Airworthiness Directives; Mooney International Corporation Airplanes, 13502-13505 [2021-04591]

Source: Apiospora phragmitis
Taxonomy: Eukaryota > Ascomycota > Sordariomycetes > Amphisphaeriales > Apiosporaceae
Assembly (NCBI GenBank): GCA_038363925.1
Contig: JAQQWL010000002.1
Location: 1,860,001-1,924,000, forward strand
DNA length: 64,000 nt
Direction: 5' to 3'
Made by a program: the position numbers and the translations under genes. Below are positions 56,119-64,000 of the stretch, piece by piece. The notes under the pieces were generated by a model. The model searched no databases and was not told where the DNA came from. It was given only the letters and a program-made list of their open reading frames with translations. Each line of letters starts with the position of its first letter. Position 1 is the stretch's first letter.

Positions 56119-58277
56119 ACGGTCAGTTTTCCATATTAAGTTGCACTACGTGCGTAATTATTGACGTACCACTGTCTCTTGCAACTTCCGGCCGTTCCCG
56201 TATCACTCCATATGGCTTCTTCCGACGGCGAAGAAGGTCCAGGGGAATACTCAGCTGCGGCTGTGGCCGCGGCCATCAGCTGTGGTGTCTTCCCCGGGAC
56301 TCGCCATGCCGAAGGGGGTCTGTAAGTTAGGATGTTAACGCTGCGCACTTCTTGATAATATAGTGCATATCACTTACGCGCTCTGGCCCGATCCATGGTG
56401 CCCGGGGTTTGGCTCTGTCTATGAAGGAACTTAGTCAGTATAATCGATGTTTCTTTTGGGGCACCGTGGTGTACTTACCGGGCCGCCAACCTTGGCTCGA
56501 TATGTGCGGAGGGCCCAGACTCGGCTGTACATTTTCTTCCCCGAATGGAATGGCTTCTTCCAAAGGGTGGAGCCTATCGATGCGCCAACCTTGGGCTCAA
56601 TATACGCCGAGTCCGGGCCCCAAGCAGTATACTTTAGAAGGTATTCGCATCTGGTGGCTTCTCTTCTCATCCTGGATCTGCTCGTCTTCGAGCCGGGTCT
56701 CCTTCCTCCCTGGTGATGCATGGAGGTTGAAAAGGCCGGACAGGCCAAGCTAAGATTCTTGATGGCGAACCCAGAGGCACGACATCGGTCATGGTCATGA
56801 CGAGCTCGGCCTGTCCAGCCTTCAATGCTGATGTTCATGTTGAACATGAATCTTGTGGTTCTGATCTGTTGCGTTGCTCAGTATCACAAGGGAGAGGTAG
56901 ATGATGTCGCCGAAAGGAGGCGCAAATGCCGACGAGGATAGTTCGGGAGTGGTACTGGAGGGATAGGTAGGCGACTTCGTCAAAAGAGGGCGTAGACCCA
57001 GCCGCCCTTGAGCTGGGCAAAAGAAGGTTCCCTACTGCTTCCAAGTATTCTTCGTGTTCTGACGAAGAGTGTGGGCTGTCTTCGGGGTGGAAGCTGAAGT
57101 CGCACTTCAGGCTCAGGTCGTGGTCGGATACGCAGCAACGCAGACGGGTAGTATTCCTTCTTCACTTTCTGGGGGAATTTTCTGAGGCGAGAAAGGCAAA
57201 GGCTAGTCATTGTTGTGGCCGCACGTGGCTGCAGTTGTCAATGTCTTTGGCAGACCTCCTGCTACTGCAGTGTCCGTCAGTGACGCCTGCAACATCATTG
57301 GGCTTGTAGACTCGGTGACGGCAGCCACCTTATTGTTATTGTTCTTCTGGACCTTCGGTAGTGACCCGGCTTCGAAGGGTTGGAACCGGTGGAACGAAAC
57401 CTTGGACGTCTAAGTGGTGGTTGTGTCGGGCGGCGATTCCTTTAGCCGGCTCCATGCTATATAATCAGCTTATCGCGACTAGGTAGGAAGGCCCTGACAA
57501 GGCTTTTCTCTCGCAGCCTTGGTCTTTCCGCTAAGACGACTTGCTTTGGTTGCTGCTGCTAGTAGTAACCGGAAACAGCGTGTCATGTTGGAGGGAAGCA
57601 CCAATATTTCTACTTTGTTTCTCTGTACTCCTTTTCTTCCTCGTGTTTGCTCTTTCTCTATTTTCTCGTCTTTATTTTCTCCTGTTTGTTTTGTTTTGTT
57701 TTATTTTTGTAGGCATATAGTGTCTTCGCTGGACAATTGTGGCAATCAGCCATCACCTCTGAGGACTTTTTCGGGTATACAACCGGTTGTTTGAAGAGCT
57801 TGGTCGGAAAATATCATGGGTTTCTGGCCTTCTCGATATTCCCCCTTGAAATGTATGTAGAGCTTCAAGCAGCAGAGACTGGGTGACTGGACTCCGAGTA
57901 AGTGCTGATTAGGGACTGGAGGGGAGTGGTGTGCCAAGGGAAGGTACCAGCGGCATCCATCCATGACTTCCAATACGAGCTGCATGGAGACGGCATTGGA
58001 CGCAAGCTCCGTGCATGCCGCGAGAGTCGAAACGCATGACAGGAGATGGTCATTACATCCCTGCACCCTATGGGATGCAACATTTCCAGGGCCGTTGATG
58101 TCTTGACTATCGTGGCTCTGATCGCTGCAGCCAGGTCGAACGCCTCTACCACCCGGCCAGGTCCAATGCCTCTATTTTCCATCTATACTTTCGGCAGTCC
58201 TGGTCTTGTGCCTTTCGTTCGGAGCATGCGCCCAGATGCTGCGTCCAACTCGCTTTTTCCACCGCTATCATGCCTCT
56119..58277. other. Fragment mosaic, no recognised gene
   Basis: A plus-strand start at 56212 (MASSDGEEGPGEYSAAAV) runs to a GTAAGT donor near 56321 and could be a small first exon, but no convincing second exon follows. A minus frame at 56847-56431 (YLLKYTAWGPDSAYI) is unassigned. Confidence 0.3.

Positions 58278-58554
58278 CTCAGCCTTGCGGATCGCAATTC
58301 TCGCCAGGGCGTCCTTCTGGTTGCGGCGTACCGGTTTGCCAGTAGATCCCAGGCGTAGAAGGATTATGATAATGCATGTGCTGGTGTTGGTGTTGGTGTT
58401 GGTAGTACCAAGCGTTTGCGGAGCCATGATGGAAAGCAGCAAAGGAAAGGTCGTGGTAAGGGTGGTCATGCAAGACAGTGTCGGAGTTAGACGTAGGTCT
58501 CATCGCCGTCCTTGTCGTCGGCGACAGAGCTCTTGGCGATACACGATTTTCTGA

Download as PDF khammond on DSKJM1Z7X2PROD with PROPOSALS 13502 Federal Register / Vol. 86, No. 44 / Tuesday, March 9, 2021 / Proposed Rules subject to a two-quarter grace period if they do not meet any of the eligibility criteria and may remain under the CBLR framework, provided that their leverage ratio is above seven percent during the grace period. Beginning in 2021, the CBLR requirement will be 8.5 percent or greater and the minimum requirement during the grace period will be 7.5 percent.30 Beginning in 2022, the CBLR requirement will return to nine percent and the minimum requirement during the grace period will return to eight percent. In the preamble to the 2019 Supplemental Rule, the Board explained that it might consider a capital standard analog to the CBLR framework developed by the other banking agencies—referred to in this ANPR as CCULR. The CCULR approach would be based on the principles of the CBLR framework and, for complex credit unions that meet specified qualifying criteria and have opted into the approach, would provide relief from the requirement to calculate a risk-based capital ratio, as implemented by the 2015 Final Rule. In exchange, the qualifying complex credit union would be required to maintain a higher net worth ratio than is otherwise required for the well-capitalized classification. This is a similar trade-off to the one made by qualifying community banking organizations under the CBLR. As noted above, the 2015 Final Rule is scheduled to take effect on January 1, 2022. Accordingly, a CCULR approach would be parallel to the 2015 Final Rule and would not take effect until January 1, 2022. Qualifying complex credit unions would not be able to opt into the proposed CCULR approach prior to this effective date. In designing the CCULR, the Board would seek to further the goal of the FCUA’s PCA requirements by requiring that complex credit unions continue to hold capital commensurate with their risks, while minimizing the burden associated with complying with the NCUA’s risk-based capital requirement. The Board welcomes comments on a possible adoption of the CCULR and, in particular, seeks input on the following issues: Question 5: The Board invites comments on the merits of incorporating the CCULR in its capital adequacy regulations. Should the NCUA capital framework be amended to adopt an ‘‘off-ramp’’ such as the CCULR to the risk-based capital requirements of the 2015 Final Rule? Question 6: The Board invites comment on the criteria for CCULR 30 See, 85 FR 22930 (Apr. 23, 2020). VerDate Sep<11>2014 16:42 Mar 08, 2021 Jkt 253001 eligibility. Should the Board adopt the same qualifying criteria as established by the other banking agencies for the CBLR? In recommending qualifying criteria regarding a credit union’s risk profile, please provide information on how the qualifying criteria should be considered in conjunction with the calibration of the CCULR level under question 7, below. Question 7: What assets and liabilities on a FICU’s Call Report should the Board consider in determining the net worth threshold? How should each of these items be weighted? Question 8: What are the advantages and disadvantages of using the net worth ratio as the measure of capital adequacy under the CCULR? Should the Board consider alternative measures for the CCULR? For example, instead of the existing net worth definition, the CCULR could use the risk-based capital ratio numerator from the 2015 Final Rule, similar to the ‘‘Tier 1 Capital’’ measure used for banking institutions. Question 9: Should all complex credit unions be eligible for the CCULR, or should the Board limit eligibility to a subset of these credit unions? For example, the Board could consider limiting eligibility to the CCULR approach to only complex credit unions with less than $10 billion in total assets. Question 10: The Board invites comment on the procedures a qualifying complex credit union would use to opt into or out of the CCULR approach. What are commenters’ views on the frequency with which a qualifying complex credit union may opt into or out of the CCULR approach? What are the operational or other challenges associated with switching between frameworks? Question 11: The Board invites comment on the treatment for a complex credit union that no longer meets the definition of a qualifying complex credit union after opting into the CCULR approach. Should the Board consider requiring complex credit unions that no longer meet the qualifying criteria to begin to calculate their assets immediately according to the risk-based capital ratio? Should the Board provide a grace period for these credit unions to come back into compliance with the CCULR and, if so, how long of a grace period is appropriate? What other alternatives should the Board consider with respect to a complex credit union that no longer meets the definition of a qualifying complex credit union and why? Is notification that a credit union will not meet the qualifying criteria necessary? PO 00000 Frm 00009 Fmt 4702 Sfmt 4702 VI. Timeline As discussed above, the 2015 Final Rule will be effective January 1, 2022. The Board expects that any final rule developed in response to this ANPR would be issued before the effective date of the 2015 Final Rule. Accordingly, the Board expects that any notice of proposed rulemaking issued in response to this ANPR would be issued by midyear of 2021. Once comments are received, the Board will evaluate the comments and direct NCUA staff to move forward in drafting any proposed rule to meet this timeline. VII. Conclusion The Board is committed to tailoring its capital requirements to the unique features of credit unions. The two approaches outlined in this ANPR are designed to accomplish this goal without reducing the effectiveness of the Board’s capital standards. The RBLR approach would replace the 2015 Final Rule risk-based capital requirements using relevant risk attribute thresholds that would require additional capital buffers. The CCULR would enable eligible complex FICUs to opt-into a framework to meet all regulatory capital requirements. The Board invites comments on these two options, as well as on any other recommendations that might similarly accomplish the goals outlined in this ANPR. All comments will be considered in the development of a future proposed rule. By the National Credit Union Administration Board, this 14th day of January, 2021. Melane Conyers Ausbrooks, Secretary of the Board. [FR Doc. 2021–01397 Filed 3–8–21; 8:45 am] BILLING CODE P DEPARTMENT OF TRANSPORTATION Federal Aviation Administration 14 CFR Part 39 [Docket No. FAA–2020–0991; Project Identifier AD–2020–00539–A] RIN 2120–AA64 Airworthiness Directives; Mooney International Corporation Airplanes Federal Aviation Administration (FAA), DOT. ACTION: Notice of proposed rulemaking (NPRM). AGENCY: The FAA proposes to adopt a new airworthiness directive (AD) for certain Mooney International SUMMARY: E:\FR\FM\09MRP1.SGM 09MRP1 Federal Register / Vol. 86, No. 44 / Tuesday, March 9, 2021 / Proposed Rules Corporation (Mooney) Model M20V airplanes. This proposed AD was prompted by reports of short circuit and arcing of the alternator main power cable in the engine compartment. This condition, if unaddressed, could result in a fire hazard, loss of engine thrust control, and reduced control of the airplane. This proposed AD would require inspecting the alternator main power cable and the exhaust crossover tube for damage, replacing damaged parts as necessary, and installing an additional alternator cable clamp. The FAA is proposing this AD to address the unsafe condition on these products. The FAA must receive comments on this proposed AD by April 23, 2021. DATES: You may send comments, using the procedures found in 14 CFR 11.43 and 11.45, by any of the following methods: • Federal eRulemaking Portal: Go to https://www.regulations.gov. Follow the instructions for submitting comments. • Fax: (202) 493–2251. • Mail: U.S. Department of Transportation, Docket Operations, M–30, West Building Ground Floor, Room W12–140, 1200 New Jersey Avenue SE, Washington, DC 20590. • Hand Delivery: Deliver to Mail address above between 9 a.m. and 5 p.m., Monday through Friday, except Federal holidays. For service information identified in this NPRM, contact Mooney International Corporation, 165 Al Mooney Road, North Kerrville, TX 78028; phone: (800) 456–3033; email: support@mooney.com. You may view this service information at the FAA, Airworthiness Products Section, Operational Safety Branch, 901 Locust, Kansas City, MO 64106. For information on the availability of this material at the FAA, call (816) 329–4148. ADDRESSES: khammond on DSKJM1Z7X2PROD with PROPOSALS Examining the AD Docket You may examine the AD docket at https://www.regulations.gov by searching for and locating Docket No. FAA–2020–0991; or in person at Docket Operations between 9 a.m. and 5 p.m., Monday through Friday, except Federal holidays. The AD docket contains this NPRM, any comments received, and other information. The street address for Docket Operations is listed above. FOR FURTHER INFORMATION CONTACT: Jacob Fitch, Aviation Safety Engineer, Fort Worth ACO Branch, FAA, 10101 Hillwood Pkwy., Fort Worth, TX 76177; phone: (817) 222–4130; fax: (817) 222– 5245; email: jacob.fitch@faa.gov. SUPPLEMENTARY INFORMATION: VerDate Sep<11>2014 16:42 Mar 08, 2021 Jkt 253001 Comments Invited The FAA invites you to send any written relevant data, views, or arguments about this proposal. Send your comments to an address listed under ADDRESSES. Include ‘‘Docket No. FAA–2020–0991; Project Identifier AD– 2020–00539–A’’ at the beginning of your comments. The most helpful comments reference a specific portion of the proposal, explain the reason for any recommended change, and include supporting data. The FAA will consider all comments received by the closing date and may amend this proposal because of those comments. Except for Confidential Business Information (CBI) as described in the following paragraph, and other information as described in 14 CFR 11.35, the FAA will post all comments received, without change, to https:// www.regulations.gov, including any personal information you provide. The agency will also post a report summarizing each substantive verbal contact received about this NPRM. Confidential Business Information CBI is commercial or financial information that is both customarily and actually treated as private by its owner. Under the Freedom of Information Act (FOIA) (5 U.S.C. 552), CBI is exempt from public disclosure. If your comments responsive to this NPRM contain commercial or financial information that is customarily treated as private, that you actually treat as private, and that is relevant or responsive to this NPRM, it is important that you clearly designate the submitted comments as CBI. Please mark each page of your submission containing CBI as ‘‘PROPIN.’’ The FAA will treat such marked submissions as confidential under the FOIA, and they will not be placed in the public docket of this NPRM. Submissions containing CBI should be sent to Jacob Fitch, Aviation Safety Engineer, Fort Worth ACO Branch, FAA, 10101 Hillwood Pkwy., Fort Worth, TX 76177. Any commentary that the FAA receives which is not specifically designated as CBI will be placed in the public docket for this rulemaking. Background The FAA received a report that two Mooney Model M20V airplanes had short circuit arcing of the alternator main power cable in the engine compartment. Mooney determined the alternator main power cable was incorrectly positioned with slack in the cable and allowed contact between the alternator main power cable and PO 00000 Frm 00010 Fmt 4702 Sfmt 4702 13503 turbocharger right-hand (RH) exhaust crossover tube. In one instance, this contact caused arcing of the alternator main power cable and created a hole in the RH exhaust crossover tube, which may result in a fire hazard. A damaged crossover tube may also decrease effectiveness of the turbochargers and cause complete loss of engine power at higher altitudes (above 9,000 ft. above sea level). This condition, if not addressed, could result in an inflight fire and loss of engine thrust control, which may lead to reduced control of the airplane. Related Service Information Under 1 CFR Part 51 The FAA reviewed Mooney International Corporation Service Bulletin M20–340C, dated February 14, 2020 (SB M20–340C). The service information specifies inspecting the alternator main power cable and the exhaust crossover tube for damage and replacing damaged parts as necessary. The service information also contains procedures for modifying the alternator main power cable routing by installing an additional alternator cable clamp, part number MS21919WCJ6. This service information is reasonably available because the interested parties have access to it through their normal course of business or by the means identified in the ADDRESSES section. FAA’s Determination The FAA is issuing this NPRM after determining the unsafe condition described previously is likely to exist or develop in other products of the same type design. Proposed AD Requirements in This NPRM This proposed AD would require accomplishing the actions specified in the service information described previously, except as discussed under ‘‘Differences Between this Proposed AD and the Service Information.’’ Differences Between This Proposed AD and the Service Information SB M20–340C specifies sending a compliance card to Mooney upon completing the actions in the service information. This proposed AD would not require that action. Costs of Compliance The FAA estimates that this AD, if adopted as proposed, would affect 18 airplanes of U.S. registry. The FAA estimates the following costs to comply with this proposed AD: E:\FR\FM\09MRP1.SGM 09MRP1 13504 Federal Register / Vol. 86, No. 44 / Tuesday, March 9, 2021 / Proposed Rules ESTIMATED COSTS Cost per product Labor cost Inspect the cable and exhaust crossover tube for damage. Install additional cable clamp .......................... .5 work-hour × $85 per hour = $42.50 ........... $0 $42.50 $765 .5 work-hour × $85 per hour = $42.50 ........... 10 52.50 945 The FAA estimates the following costs to do any necessary repairs/ replacements that would be required Parts cost Cost on U.S. operators Action based on the results of the proposed inspection. The agency has no way of determining the number of aircraft that might need these repairs/replacements: ON-CONDITION COSTS Action Labor cost Replace alternator main power cable .......................... Replace exhaust crossover tube .................................. 8 work-hours × $85 per hour = $680 ........................... 8 work-hours × $85.00 per hour = $680 ...................... The FAA has included all known costs in its cost estimate. According to the manufacturer, however, some of the costs of this proposed AD may be covered under warranty, thereby reducing the cost impact on affected operators. Authority for This Rulemaking Title 49 of the United States Code specifies the FAA’s authority to issue rules on aviation safety. Subtitle I, section 106, describes the authority of the FAA Administrator. Subtitle VII: Aviation Programs, describes in more detail the scope of the Agency’s authority. The FAA is proposing this rulemaking under the authority described in Subtitle VII, Part A, Subpart III, Section 44701: General requirements. Under that section, Congress charges the FAA with promoting safe flight of civil aircraft in air commerce by prescribing regulations for practices, methods, and procedures the Administrator finds necessary for safety in air commerce. This regulation is within the scope of that authority because it addresses an unsafe condition that is likely to exist or develop on products identified in this rulemaking action. khammond on DSKJM1Z7X2PROD with PROPOSALS Regulatory Findings The FAA determined that this proposed AD would not have federalism implications under Executive Order 13132. This proposed AD would not have a substantial direct effect on the States, on the relationship between the national government and the States, or on the distribution of power and responsibilities among the various levels of government. For the reasons discussed above, I certify this proposed regulation: VerDate Sep<11>2014 16:42 Mar 08, 2021 Jkt 253001 (1) Is not a ‘‘significant regulatory action’’ under Executive Order 12866, (2) Would not affect intrastate aviation in Alaska, and (3) Would not have a significant economic impact, positive or negative, on a substantial number of small entities under the criteria of the Regulatory Flexibility Act. List of Subjects in 14 CFR Part 39 Air transportation, Aircraft, Aviation safety, Incorporation by reference, Safety. The Proposed Amendment Accordingly, under the authority delegated to me by the Administrator, the FAA proposes to amend 14 CFR part 39 as follows: PART 39—AIRWORTHINESS DIRECTIVES 1. The authority citation for part 39 continues to read as follows: ■ Authority: 49 U.S.C. 106(g), 40113, 44701. § 39.13 [Amended] 2. The FAA amends § 39.13 by adding the following new airworthiness directive: ■ Parts cost $1,000 2,500 Cost per product $1,680 3,180 (d) Subject Joint Aircraft System Component Code 2400, Electrical Power System. (e) Unsafe Condition This AD was prompted by reports of short circuit and arcing of the alternator main power cable in the engine compartment. The FAA is issuing this AD to prevent arcing of the alternator main power cable in the engine compartment. This condition, if not addressed, could result in an inflight fire and loss of engine thrust control, which may lead to reduced control of the airplane. (f) Compliance Comply with this AD before further flight after the effective date of this AD, unless already done. (g) Required Actions (1) Inspect the alternator main power cable and the exhaust crossover tube for burn marks, chafing, holes, and cracks, and replace any cable and crossover tube that has a burn mark, chafing, a hole, or a crack. (2) Install an additional alternator cable clamp part number MS21919WCJ6 and ensure correct routing of the alternator main power cable by following steps 1.5. through 1.9. of the Instructions in Mooney International Corporation Service Bulletin M20–340C, dated February 14, 2020. (b) Affected ADs None. (h) Special Flight Permit A special flight permit may be issued with the following limitations: (1) Flights must not carry passengers; (2) Operation in daytime visual meteorological conditions only; (3) Straight and level flight must be maintained; (4) Operation in areas of known turbulence prohibited; and (5) Altitude limited to 9,000 ft. above sea level. (c) Applicability This AD applies to Mooney International Corporation Model M20V airplanes, serial numbers 33–0001 through 33–0018, certificated in any category. (i) Alternative Methods of Compliance (AMOCs) (1) The Manager, Fort Worth ACO Branch, FAA, has the authority to approve AMOCs for this AD, if requested using the procedures Mooney International Corporation: Docket No. FAA–2020–0991; Project Identifier AD–2020–00539–A. (a) Comments Due Date The FAA must receive comments on this airworthiness directive (AD) by April 23, 2021. PO 00000 Frm 00011 Fmt 4702 Sfmt 4702 E:\FR\FM\09MRP1.SGM 09MRP1 Federal Register / Vol. 86, No. 44 / Tuesday, March 9, 2021 / Proposed Rules found in 14 CFR 39.19. In accordance with 14 CFR 39.19, send your request to your principal inspector or local Flight Standards District Office, as appropriate. If sending information directly to the manager of the certification office, send it to the attention of the person identified in Related Information. (2) Before using any approved AMOC, notify your appropriate principal inspector, or lacking a principal inspector, the manager of the local flight standards district office/ certificate holding district office. (j) Related Information (1) For more information about this AD, contact Jacob Fitch, Aviation Safety Engineer, Fort Worth ACO Branch, FAA, 10101 Hillwood Pkwy., Fort Worth, TX 76177; phone: (817) 222–4130; fax: (817) 222–5245; email: jacob.fitch@faa.gov. (2) For service information identified in this AD, contact Mooney International Corporation, 165 Al Mooney Road, North Kerrville, TX 78028; phone: (800) 456–3033; email: support@mooney.com. You may view this referenced service information at the FAA, Airworthiness Products Section, Operational Safety Branch, 901 Locust, Kansas City, MO 64106. For information on the availability of this material at the FAA, call (816) 329–4148. Issued on March 1, 2021. Ross Landes, Deputy Director for Regulatory Operations, Compliance & Airworthiness Division, Aircraft Certification Service. [FR Doc. 2021–04591 Filed 3–8–21; 8:45 am] BILLING CODE 4910–13–P DEPARTMENT OF TRANSPORTATION Federal Aviation Administration 14 CFR Part 39 [Docket No. FAA–2011–0449; Project Identifier AD–2020–01464–R] RIN 2120–AA64 Airworthiness Directives; Bell Helicopter Textron Canada Helicopters Federal Aviation Administration (FAA), DOT. ACTION: Proposed rule; withdrawal. AGENCY: The FAA is withdrawing a notice of proposed rulemaking (NPRM) that proposed to adopt a new airworthiness directive (AD) that would have applied to certain Bell Helicopter Textron Canada Model 206A, 206B, and 206B3 helicopters. The NPRM was prompted by the need for corresponding operating limitations prohibiting flight, including hover, with the litter doorpost removed when certain litter kits are installed. The NPRM would have required revising the Operating Limitations, Section 1, of the existing Rotorcraft Flight Manual (RFM) for your khammond on DSKJM1Z7X2PROD with PROPOSALS SUMMARY: VerDate Sep<11>2014 16:42 Mar 08, 2021 Jkt 253001 helicopter to add an operating limitation when a litter kit is installed to prohibit flight with the doorpost removed to prevent loss of structural integrity of the fuselage. Since issuance of the NPRM, the FAA has determined that an unsafe condition no longer exists. Accordingly, the NPRM is withdrawn. DATES: The FAA is withdrawing the proposed rule published May 13, 2011 (76 FR 27958), as of March 9, 2021. ADDRESSES: Examining the AD Docket You may examine the AD docket on the internet at https:// www.regulations.gov by searching for and locating Docket No. FAA–2011– 0449; or in person at Docket Operations between 9 a.m. and 5 p.m., Monday through Friday, except Federal holidays. The AD docket contains this AD action, any comments received, and other information. The street address for Docket Operations is U.S. Department of Transportation, Docket Operations, M–30, West Building Ground Floor, Room W12–140, 1200 New Jersey Avenue SE, Washington, DC 20590. FOR FURTHER INFORMATION CONTACT: Kristi Bradley, Aviation Safety Engineer, General Aviation & Rotorcraft Section, International Validation Branch, FAA, 10101 Hillwood Pkwy., Fort Worth, TX 76177; telephone (817) 222–5110; email kristin.bradley@faa.gov. SUPPLEMENTARY INFORMATION: Discussion The FAA has issued an NPRM that proposed to amend 14 CFR part 39 by adding an AD that would apply to the specified products. The NPRM was published in the Federal Register on May 13, 2011 (76 FR 27958). The NPRM was prompted by the need for corresponding operating limitations prohibiting flight, including hover, with the litter doorpost removed when certain litter kits are installed. The NPRM proposed to require revising the existing RFM for your helicopter by inserting into the Operating Limitations, Section 1, of the existing RFM for your helicopter the following statement: ‘‘Flight, including hover, with litter doorpost removed is prohibited.’’ This revision would have been made by pen and ink changes, inserting a copy of this AD into the existing RFM for your helicopter, or inserting a copy of the RFM Supplement (RFMS) dealing with Litter Kits into the existing RFM for your helicopter as follows: For Model 206A helicopters— inserting RFMS BHT–206A–FMS–8, dated December 30, 2009, into RFM BHT–206A–FM–1, dated July 2, 2009; PO 00000 Frm 00012 Fmt 4702 Sfmt 4702 13505 for Model 206B helicopters—inserting RFMS BHT–206B–FMS–8, dated December 30, 2009, into RFM BHT– 206B–FM–1, dated July 2, 2009; and for Model 206B3 helicopters—inserting RFMS BHT–206B3–FMS–2, dated December 30, 2009, into RFM BHT– 206B3–FM–1, dated March 24, 2010. The proposed actions were intended to add an operating limitation when a litter kit is installed to prohibit flight with the doorpost removed to prevent loss of structural integrity of the fuselage. Actions Since the NPRM Was Issued Since issuance of the NPRM, reevaluation of current fleet safety data indicates that there is not an unsafe condition and AD action is no longer necessary. There are no recent records of safety issues related to the unsafe condition previously described. Therefore, the FAA has determined that AD action is not required. Withdrawal of the NPRM constitutes only such action and does not preclude the agency from issuing future rulemaking on this issue, nor does it commit the agency to any course of action in the future. The FAA’s Aircraft Certification Service has also changed its organizational structure. The new structure replaces product directorates with functional divisions. We have revised some of the office titles and nomenclature throughout this proposed AD to reflect the new organizational changes. Additional information about the new structure can be found in the Notice published on July 25, 2017 (82 FR 34564). Lastly, the identification of ‘‘Directorate Identifier 2010–SW–021– AD’’ has been changed to ‘‘Project Identifier AD 2020–01464–R.’’ Comments The FAA gave the public the opportunity to comment on the NPRM. The FAA received no comments on the NPRM or on the determination of the cost to the public. FAA’s Conclusions Upon further consideration, the FAA has determined that the NPRM is unnecessary. Accordingly, the NPRM is withdrawn. Regulatory Findings Since this action only withdraws an NPRM, it is neither a proposed nor a final rule. This action therefore is not covered under Executive Order 12866, the Regulatory Flexibility Act, or DOT Regulatory Policies and Procedures (44 FR 11034, February 26, 1979). E:\FR\FM\09MRP1.SGM 09MRP1